In only one eight-hole ceramic brick, taken from an empty concrete box of an air conditioner (air-conditioning niche) we collected and counted 127 specimens of all stages of T. maculata, many fully engorged with blood, possibly from pigeons Columba livia that were observed co-inhabiting the air conditioner niche (Fig. 2). Other air-conditioning niches were not investigated due to the fact that the objective of finding triatomines in a practical lesson in the field was fulfilled. The triatomine bugs were identified using dichotomous keys proposed by Lent and Wygodzinsky (1979). T. maculata specimens were using the interior of concrete air conditioner niches underneath cement fiber tiled roofs as habitats, in well-built plastered and cemented-walls in a block of flats located in the Caçari neighborhood, Boa Vista, Roraima.

All stages of development, from eggs to adults of T. maculata, were found in a eight-hole ceramic brick inside a concrete air-conditioner niche in a wall of a building in Boa Vista which characterises an established colonisation process for this triatomine species considered as a T. cruzi vector. In a total of 127 specimens a reduced amount of adults were found, no females and only one male, among four nymphs of first instar, 27 nymphs of second instar, 40 nymphs of third instar, 33 nymphs of fourth instar and 21 nymphs of fifth instar. Triatomine vestiges such as feces and exuviae were found inside the holes of the ceramic brick and feces were observed on the building walls and also in the wall were the brick was. After identification, triatomines were frozen at -20ºC. Molecular detection for protozoans is ongoing.

Because September is a hot and dry month in Boa Vista, we believe that the finding of a majority of nymphs is related to adult dispersion in search of new blood sources and high temperatures. The simple fact that the collected specimens were fully engorged of blood does not necessarily means that there were plenty of food sources, since the adults might have dispersed to ensure offspring survival (Lehane et al. 1992).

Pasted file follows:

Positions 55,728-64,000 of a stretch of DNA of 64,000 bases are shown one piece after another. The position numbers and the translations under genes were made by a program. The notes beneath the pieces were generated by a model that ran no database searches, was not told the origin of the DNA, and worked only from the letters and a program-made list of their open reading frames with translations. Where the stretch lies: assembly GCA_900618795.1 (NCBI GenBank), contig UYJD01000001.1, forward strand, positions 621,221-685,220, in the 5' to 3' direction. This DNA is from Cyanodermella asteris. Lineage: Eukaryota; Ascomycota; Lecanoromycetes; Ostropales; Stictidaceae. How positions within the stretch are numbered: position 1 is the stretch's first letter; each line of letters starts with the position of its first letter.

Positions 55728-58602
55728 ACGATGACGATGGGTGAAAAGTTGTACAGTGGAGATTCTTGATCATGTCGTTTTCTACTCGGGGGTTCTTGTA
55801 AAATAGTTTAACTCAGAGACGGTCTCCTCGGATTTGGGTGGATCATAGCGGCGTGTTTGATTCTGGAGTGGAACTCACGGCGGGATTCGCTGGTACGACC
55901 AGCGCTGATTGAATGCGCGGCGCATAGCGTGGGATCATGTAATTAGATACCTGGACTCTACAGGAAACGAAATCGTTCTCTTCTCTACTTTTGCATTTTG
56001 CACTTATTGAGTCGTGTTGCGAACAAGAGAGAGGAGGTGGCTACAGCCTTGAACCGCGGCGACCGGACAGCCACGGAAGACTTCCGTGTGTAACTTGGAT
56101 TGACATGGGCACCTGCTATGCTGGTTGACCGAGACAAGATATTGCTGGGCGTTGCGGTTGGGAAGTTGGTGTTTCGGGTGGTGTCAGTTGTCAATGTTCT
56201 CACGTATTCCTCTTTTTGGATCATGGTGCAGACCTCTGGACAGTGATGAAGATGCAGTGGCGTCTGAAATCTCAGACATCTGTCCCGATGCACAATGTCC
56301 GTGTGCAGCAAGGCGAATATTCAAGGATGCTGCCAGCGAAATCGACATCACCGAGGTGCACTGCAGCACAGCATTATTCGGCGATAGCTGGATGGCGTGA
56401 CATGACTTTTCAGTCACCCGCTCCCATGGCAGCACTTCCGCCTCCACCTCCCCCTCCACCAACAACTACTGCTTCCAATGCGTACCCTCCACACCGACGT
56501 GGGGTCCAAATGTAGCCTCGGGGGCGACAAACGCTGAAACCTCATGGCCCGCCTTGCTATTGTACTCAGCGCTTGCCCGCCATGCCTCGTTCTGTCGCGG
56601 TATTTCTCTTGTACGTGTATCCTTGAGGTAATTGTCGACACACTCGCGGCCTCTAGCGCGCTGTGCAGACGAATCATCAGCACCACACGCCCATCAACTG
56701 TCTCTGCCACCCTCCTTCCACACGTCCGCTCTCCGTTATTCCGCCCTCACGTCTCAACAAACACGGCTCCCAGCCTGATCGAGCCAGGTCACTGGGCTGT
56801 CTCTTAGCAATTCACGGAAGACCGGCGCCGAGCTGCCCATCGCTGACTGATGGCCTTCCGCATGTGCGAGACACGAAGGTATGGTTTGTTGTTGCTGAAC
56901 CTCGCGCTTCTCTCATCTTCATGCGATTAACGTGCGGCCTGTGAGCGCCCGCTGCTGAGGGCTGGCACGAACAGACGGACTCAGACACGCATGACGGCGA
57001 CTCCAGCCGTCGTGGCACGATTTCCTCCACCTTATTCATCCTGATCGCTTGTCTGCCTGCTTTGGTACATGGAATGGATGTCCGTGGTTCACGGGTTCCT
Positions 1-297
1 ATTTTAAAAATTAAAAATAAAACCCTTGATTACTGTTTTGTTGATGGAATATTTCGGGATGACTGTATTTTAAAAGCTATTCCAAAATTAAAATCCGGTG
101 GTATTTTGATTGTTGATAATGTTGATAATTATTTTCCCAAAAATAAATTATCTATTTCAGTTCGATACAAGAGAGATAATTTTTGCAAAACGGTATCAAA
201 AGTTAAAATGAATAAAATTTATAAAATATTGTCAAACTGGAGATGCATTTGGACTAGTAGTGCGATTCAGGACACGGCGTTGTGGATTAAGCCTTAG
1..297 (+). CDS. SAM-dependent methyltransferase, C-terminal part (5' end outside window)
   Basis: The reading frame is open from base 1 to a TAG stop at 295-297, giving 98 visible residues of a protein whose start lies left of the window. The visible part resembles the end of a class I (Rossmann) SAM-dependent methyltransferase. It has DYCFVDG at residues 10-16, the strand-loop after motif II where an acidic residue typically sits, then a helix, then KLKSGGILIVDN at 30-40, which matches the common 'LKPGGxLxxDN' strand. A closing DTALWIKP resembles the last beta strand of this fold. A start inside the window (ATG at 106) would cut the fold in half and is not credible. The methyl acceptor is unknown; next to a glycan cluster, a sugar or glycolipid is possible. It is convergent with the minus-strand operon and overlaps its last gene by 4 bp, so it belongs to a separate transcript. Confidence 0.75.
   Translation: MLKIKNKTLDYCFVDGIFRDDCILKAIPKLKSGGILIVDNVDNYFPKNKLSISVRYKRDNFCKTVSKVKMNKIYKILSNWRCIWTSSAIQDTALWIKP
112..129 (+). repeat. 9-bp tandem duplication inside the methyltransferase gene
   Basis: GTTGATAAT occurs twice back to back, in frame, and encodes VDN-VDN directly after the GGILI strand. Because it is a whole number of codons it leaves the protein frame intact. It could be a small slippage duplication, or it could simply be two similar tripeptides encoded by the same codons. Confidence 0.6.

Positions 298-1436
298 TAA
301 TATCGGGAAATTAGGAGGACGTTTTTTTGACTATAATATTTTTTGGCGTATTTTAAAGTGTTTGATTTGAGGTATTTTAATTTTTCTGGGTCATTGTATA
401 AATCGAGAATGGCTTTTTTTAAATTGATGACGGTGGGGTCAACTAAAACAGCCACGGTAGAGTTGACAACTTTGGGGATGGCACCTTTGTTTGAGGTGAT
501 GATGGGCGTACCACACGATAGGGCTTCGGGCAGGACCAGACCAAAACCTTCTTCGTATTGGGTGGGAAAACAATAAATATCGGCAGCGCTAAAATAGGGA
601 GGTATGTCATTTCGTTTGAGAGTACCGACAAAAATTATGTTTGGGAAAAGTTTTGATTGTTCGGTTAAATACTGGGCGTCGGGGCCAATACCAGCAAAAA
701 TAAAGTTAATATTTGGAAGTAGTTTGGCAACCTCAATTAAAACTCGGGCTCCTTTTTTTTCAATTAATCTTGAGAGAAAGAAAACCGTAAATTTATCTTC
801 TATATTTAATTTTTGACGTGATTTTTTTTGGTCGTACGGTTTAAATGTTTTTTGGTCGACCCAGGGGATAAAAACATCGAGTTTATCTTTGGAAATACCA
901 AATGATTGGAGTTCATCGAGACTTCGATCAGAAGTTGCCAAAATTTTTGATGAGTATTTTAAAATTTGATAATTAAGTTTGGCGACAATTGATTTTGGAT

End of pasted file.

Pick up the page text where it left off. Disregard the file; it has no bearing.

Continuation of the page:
The fact that T. maculata can live in external niches in well plastered walls of the human dwelling is a new fact in the epidemiology of Chagas disease in the Americas that should not be overlooked. The domiciliation of T. maculata adds to the synanthropism seen for other hematophagous insects and the associated risks of this co-inhabiting for pathogens transmitted by them. In fact, talking with the individuals living in the condominium, there were other reports of intradomiciliary findings of triatomines as well as complaints about insect biting.

The relevance of this communication is related to the increased risk of transmission of T. cruzi and the establishment of Chagas disease in an urban landscape due to proximity of the vector to the human host and the close association with pigeons. A strong indication of a relationship between pigeons and T. maculata infestation was observed in the urban area of Boa Vista, Roraima, as previously seen by T. infestans in San Juan, Argentina (Vallvé et al. 1996), and Arequipa, Peru (Levy et al. 2014).

Pigeons have become an urban pest worldwide by colonising man made niches such as air-conditioner boxes (there are now many empty boxes as the new split air-conditioner technology makes the use of these boxes redundant), underneath roofs, windows and roof ledges, statues and wherever they find a place where they can rest or make nests. Pigeons can host a plethora of potentially harmful zoonotic pathogens including West Nile virus (Spedicato et al. 2016) and other viruses (Phan et al. 2013), Chlamydophila psittaci, Cryptococcus neoformans (Haag-Wackernagel & Moch 2004), Escherichia coli and Salmonella enterica (Morabito et al. 2001, Pedersen et al. 2006, Abulreesh 2011).